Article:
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NEWSLETTER ARCHIVE

Spring, 2005
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Winter/Spring, 2004
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Winter, 2000

Anti-Semitic Incidents in Eau Claire

Anti-Semitic messages were left in the mailboxes of three Jewish residents in Eau Claire. The threats, which were found during the eight-day celebration of Hanukkah, stated "It is time for a Jew to die in Eau Claire --- this time they are not getting away." Police also are investigating strange calls reported at another Jewish residence. During one of the early morning calls, a male asked, "Do you know the Lord?" and "Do you know Jesus Christ?" (Leader-Telegram 12/7/99)

State Sued for Plan to Hire Marriage Coordinator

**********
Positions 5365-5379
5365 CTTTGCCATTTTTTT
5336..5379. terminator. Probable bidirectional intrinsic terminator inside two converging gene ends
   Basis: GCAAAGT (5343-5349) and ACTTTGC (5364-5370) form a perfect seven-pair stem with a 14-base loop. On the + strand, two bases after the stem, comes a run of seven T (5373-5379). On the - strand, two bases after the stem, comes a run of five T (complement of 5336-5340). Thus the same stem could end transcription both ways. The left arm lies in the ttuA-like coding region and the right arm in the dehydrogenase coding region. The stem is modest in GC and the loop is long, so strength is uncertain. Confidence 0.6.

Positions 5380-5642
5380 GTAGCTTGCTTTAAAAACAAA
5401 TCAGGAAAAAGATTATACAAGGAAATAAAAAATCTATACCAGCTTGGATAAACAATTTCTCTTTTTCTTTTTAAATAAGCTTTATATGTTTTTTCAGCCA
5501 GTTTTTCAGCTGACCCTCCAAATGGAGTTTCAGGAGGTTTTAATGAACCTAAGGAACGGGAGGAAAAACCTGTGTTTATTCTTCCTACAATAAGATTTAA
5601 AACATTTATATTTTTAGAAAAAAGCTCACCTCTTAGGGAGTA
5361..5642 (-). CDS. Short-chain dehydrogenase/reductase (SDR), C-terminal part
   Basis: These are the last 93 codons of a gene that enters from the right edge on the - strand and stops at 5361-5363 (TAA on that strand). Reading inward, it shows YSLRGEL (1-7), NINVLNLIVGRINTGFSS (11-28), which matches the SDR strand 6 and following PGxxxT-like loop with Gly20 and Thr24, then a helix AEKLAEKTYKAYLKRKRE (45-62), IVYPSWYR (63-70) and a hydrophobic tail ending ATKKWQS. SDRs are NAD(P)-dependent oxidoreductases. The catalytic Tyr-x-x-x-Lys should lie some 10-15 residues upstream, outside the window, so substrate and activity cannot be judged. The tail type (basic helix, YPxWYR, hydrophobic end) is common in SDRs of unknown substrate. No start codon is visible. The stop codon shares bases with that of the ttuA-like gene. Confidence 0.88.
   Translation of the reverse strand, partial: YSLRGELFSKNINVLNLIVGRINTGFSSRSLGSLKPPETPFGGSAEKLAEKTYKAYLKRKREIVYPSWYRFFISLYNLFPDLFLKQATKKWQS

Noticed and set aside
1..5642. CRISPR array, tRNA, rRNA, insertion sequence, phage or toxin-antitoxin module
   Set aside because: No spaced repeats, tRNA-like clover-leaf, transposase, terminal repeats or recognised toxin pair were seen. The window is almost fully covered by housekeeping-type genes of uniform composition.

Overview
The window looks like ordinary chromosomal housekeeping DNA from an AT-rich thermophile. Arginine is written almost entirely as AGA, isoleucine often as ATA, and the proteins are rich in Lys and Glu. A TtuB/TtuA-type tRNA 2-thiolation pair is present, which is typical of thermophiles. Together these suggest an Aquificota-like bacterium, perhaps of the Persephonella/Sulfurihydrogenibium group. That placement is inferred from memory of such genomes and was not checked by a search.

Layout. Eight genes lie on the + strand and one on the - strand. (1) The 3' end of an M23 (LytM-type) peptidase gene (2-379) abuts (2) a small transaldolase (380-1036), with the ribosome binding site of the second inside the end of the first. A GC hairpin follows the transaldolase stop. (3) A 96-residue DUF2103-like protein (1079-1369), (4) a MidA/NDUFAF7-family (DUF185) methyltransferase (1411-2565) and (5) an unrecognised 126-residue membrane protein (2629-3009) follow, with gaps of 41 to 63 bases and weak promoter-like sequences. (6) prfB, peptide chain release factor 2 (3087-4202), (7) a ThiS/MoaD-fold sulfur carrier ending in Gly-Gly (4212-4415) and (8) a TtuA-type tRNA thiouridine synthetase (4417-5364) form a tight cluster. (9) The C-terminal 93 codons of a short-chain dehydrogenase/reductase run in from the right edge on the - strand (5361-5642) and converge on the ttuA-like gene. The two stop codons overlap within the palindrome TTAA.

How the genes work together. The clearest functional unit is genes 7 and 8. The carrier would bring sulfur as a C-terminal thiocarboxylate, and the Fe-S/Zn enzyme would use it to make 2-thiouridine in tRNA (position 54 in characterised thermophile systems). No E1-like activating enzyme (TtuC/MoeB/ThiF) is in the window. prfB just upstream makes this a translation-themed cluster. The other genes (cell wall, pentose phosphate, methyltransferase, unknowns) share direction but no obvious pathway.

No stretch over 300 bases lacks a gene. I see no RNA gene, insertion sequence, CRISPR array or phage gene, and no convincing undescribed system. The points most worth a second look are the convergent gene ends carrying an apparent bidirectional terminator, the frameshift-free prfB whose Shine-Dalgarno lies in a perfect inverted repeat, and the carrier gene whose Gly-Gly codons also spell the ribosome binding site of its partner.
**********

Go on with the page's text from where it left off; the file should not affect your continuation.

The Freedom From Religion Foundation and Madison minister Rev. Charles Wolfe have filed a federal suit charging that Wisconsin's plan to hire a marriage policy coordinator violates the separation of church and state. The state budget includes $210,000 to hire an employee who would help clergy establish requirements --- such as premarital counseling and follow-up sessions --- for couples who want to be married in a church (Milw. Journal Sentinel 12/25/99). The idea is based on the nationwide Marriage Savers movement promoted by conservative Christian organizations such as Promise Keepers and Focus on the Family and its Madison affiliate, the Family Research Institute (Wis. State Journal 6/13/99).

Elections 2000